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RSA key lengthsWhen you create an RSA key pair, you specify a key length in bits, as generally you would for other algorithms. Specifically, the key length of an RSA key specifies the number of bits in the modulus. In our RSA encryption example, we specified a key length of 2048 bits. But in practice, what RSA key length should we choose? First the short answer:
So, why not just make the key much longer, say 4096 bits or even 8192 bits? Well, as usual, there's no such thing as a free lunch. A larger key increases the maximum number of bytes that we can encrypt at once, and also the security of the encryption. But it has a serious problem in practice:
With every doubling of the RSA key length, decryption is 67 times times slower.
Figure 1 shows how decryption time increases with modulus length. The timings were made on a 2GHz Pentium. Figure 1: RSA decryption time by key length. The key length also affects the speed of encryption, but it's usually the speed of decryption that we're more concerned about because (a) that's the part that takes place on the server, and (b) decryption is much much slower than encryption, because the decryption exponent is huge (whereas the encryption exponent is typically small). If we use a 4096bit modulus, it takes around a second of CPU time to decrypt a block of data. Even if you were able to sacrifice this amount of CPU to every log on, it leaves us with the problem that an attacker can effectively burn a second of CPU time on our server by firing some random data at it. With a 1024bit key length, decryption takes just 25 milliseconds; with suitable restrictions on the rate of login attemps (and thus decryptions) we allow per remote client, protecting against a "CPU burn" attack is more feasible. How secure is an nbit RSA key?As ever, judging the security of a key of a given size is a complex issue. With current knowledge, "breaking" an RSA key by brute force effectively means factoring the modulus. The largest number that has been factored publically to date is RSA640, a 640bit number put up as a challenge by RSA and factored in 2005. This number took "only" around 350 CPU hours (using a cluster of 80 2.2 GHz Opterons). Put another way, you can rent that CPU time from Amazon for about 50 dollars. This is a simplistic view: it doesn't take into account memory and data transfer requirements. And the experimental software used by the team isn't exactly a "plug and play RSA cracker": it surely requires considerable configuration by somebody well versed in number theory. Factoring RSA 512bit keys is now squarely within the reach of anyone who is determined enough. As testimony to this, several 512bit RSA keys used to sign the operating systems of Texas Instruments calculators were recently factored, reportedly within "several months". So what about 1024bit keys? Generally, this size will keep your data safe now from an adversary with modest resources. But it's not sufficient for keeping data confidential much into the future, or for keeping it secret from an adversary prepared to devote a few million dollars to the problem. To see why, we'll look below at some estimates on the difficulty of breaking 1024bit RSA encryption. One estimate is made by Shamir & Tromer (2003) in their hypothetical TWIRL device. They suggested that for "a few dozen million US dollars", a hardware device could be built to break a 1024bit RSA key within around a year. Franke et al (2005) similarly estimate a cost of 200 million dollars^{2} for a machine to factorise a 1024bit number in one year. If these cost estimates are accurate, it's safe to assume that the NSA has built such a machine (unless they have another way of breaking RSA more efficiently). And by Moore's Law alone, we'd assume that their machine takes considerably less than a year. Based on Shamir & Tromer's estimate, Kaliski (2003)— see reference in footnote 1— recommends the following RSA key lengths depending on how long data is intended to remain confidential:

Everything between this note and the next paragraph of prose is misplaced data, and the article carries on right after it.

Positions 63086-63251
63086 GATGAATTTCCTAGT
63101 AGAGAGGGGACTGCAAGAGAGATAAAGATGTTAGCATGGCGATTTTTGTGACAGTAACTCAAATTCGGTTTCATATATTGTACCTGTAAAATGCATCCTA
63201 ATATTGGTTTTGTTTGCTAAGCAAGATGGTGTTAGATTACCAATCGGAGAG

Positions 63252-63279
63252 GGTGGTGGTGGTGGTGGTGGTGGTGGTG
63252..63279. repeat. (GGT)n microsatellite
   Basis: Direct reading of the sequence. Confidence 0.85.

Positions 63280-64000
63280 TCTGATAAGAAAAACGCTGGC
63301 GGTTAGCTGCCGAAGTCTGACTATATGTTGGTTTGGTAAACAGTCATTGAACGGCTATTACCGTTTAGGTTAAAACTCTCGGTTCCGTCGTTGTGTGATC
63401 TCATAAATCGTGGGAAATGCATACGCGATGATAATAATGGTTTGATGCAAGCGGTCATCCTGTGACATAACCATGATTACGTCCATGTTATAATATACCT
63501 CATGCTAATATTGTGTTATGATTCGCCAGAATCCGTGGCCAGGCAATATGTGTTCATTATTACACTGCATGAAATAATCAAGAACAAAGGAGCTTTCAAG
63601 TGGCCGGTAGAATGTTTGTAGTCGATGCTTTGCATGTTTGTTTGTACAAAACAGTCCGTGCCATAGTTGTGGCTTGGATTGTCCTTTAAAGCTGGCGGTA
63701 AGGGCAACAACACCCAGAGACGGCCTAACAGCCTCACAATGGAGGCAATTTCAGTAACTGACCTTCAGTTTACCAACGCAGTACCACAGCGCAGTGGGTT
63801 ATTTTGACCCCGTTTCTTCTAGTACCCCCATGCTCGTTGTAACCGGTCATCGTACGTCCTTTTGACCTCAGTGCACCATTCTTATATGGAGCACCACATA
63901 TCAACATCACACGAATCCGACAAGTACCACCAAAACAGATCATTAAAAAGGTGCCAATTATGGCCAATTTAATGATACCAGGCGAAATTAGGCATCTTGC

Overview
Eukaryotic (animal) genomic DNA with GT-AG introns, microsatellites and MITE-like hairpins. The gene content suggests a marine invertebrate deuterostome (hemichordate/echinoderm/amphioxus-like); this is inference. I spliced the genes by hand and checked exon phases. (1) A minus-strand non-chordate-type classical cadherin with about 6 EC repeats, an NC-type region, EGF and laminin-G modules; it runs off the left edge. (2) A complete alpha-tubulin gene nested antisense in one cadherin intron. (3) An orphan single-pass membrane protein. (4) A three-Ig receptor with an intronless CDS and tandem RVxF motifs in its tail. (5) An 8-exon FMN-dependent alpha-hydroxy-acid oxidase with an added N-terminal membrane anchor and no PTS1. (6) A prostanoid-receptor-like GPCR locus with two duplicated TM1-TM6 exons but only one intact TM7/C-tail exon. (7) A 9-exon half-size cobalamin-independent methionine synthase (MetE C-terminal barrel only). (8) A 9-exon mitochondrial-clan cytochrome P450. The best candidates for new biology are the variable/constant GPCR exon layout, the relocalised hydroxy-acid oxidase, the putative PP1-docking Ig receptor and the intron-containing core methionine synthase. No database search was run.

Shamir & Tromer considered hardware because they estimated that a solution in software would not scale beyond around 500 bits. Thorsten Kleinjung (one of the tem that broke RSA640) estimates that around 8.4 million CPU years are needed to factorise a 1024bit number in software^{3} (his estimate is specifically 8.4 million uniprocessor PCs, taking into account memory and data transfer requirements). Using my favourite crude approximation, that's a million or so dollars of rented CPU time in 2009. It's not clear if and how this would scale to, say, several thousand 256core machines (bearing in mind that that could be a fairly modest botnet by, say, 2020). Ferguson & Schneier (2003) in Practical Cryptography are actually more conservative than the RSA recommendations: "The absolute minimum size for n is 2048 bits or so if you want to protect your data for 20 years. [...] If you can afford it in your application, let n be 4096 bits long, or as close to this size as you can get it." (p. 233) They also recommend checking that your software supports keys up to 8192 bits, "just in case". To my knowledge, Sun's RSA implementation does in principle support this size, but at present it is impractical performancewise. 1. RSA recommend 1024bit keys for "enterprise keys"
and 2048bit keys for "root keys" (used for signing). See,
for example, Kaliski, B. (2003), TWIRL and RSA Key size. Written by Neil Coffey. Copyright © Javamex UK 2012. All rights reserved.